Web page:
Echovirus

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An echovirus (previously written ECHO, or enteric cytopathic human orphan) is a type of enterovirus. There are several different serotypes of echovirus known to infect humans.

In the United States, ARUP Laboratories and Cambridge Biomedical offer a serum microneutralization assay that is designed to measure the concentration of serum antibodies to five serotypes of the virus; 6, 7, 9, 11, and 30. This specific assay has been shown to be sensitive for detection of chronic infections in ME patients. A persistent fourfold or greater rise in antibody titer is often found in these patients, which is not often found in healthy controls.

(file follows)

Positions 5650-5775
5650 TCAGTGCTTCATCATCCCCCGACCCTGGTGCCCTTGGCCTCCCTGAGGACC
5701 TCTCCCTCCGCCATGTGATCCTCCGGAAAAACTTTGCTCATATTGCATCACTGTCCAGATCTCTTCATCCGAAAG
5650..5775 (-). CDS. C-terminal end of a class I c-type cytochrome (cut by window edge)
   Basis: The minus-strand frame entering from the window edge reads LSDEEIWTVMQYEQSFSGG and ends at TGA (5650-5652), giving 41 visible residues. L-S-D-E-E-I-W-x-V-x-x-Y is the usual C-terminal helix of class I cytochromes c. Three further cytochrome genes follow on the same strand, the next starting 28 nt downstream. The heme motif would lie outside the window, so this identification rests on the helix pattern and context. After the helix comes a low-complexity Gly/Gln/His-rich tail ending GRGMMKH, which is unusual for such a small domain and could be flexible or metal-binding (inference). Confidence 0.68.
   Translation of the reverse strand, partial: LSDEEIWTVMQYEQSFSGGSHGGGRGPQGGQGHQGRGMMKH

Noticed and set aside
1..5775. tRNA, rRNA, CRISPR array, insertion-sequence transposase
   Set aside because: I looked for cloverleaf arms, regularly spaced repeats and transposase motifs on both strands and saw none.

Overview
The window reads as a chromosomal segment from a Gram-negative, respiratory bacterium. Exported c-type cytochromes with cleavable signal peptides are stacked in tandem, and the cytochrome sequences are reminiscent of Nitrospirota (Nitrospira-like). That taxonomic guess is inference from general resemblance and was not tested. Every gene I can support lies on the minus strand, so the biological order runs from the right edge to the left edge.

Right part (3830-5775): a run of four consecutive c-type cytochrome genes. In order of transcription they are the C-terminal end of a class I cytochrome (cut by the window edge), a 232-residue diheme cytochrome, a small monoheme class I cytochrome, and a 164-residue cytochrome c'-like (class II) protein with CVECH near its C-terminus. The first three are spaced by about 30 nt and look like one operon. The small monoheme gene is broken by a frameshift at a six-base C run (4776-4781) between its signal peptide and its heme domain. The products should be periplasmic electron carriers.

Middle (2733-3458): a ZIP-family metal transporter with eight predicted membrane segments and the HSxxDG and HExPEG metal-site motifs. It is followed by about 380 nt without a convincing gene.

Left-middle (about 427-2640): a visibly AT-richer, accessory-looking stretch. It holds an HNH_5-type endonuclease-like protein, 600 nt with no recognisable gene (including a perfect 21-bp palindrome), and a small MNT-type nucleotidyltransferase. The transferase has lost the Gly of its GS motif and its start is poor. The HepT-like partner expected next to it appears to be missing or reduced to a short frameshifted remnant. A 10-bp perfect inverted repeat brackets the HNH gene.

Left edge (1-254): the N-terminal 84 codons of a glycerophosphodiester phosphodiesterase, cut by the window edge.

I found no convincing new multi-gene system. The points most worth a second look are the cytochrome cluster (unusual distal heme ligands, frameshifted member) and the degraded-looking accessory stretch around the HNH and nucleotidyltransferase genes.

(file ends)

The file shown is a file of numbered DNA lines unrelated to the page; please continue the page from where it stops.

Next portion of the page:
A complement fixation assay for echovirus serotypes is available in the United States from LabCorp and Quest Diagnostics, however this specific type of assay has not been found to be sensitive for the chronic infections found in ME patients.

Echovirus is one of the first and only viral agents ever to be recovered from patients during an ME outbreak, with serotype 9 isolated during the Lancashire outbreak in 1956.[1]

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References[edit]

  1. Lyle, WH (1 Aug 1959), "An outbreak of disease believed to have been caused by ECHO 9 virus", Annals of Internal Medicine, 51 (2): 248–269, PMID 14419127, doi:10.7326/0003-4819-51-2-248 


The information provided at this site is not intended to diagnose or treat any illness.

From MEpedia, a crowd-sourced encyclopedia of ME and CFS science and history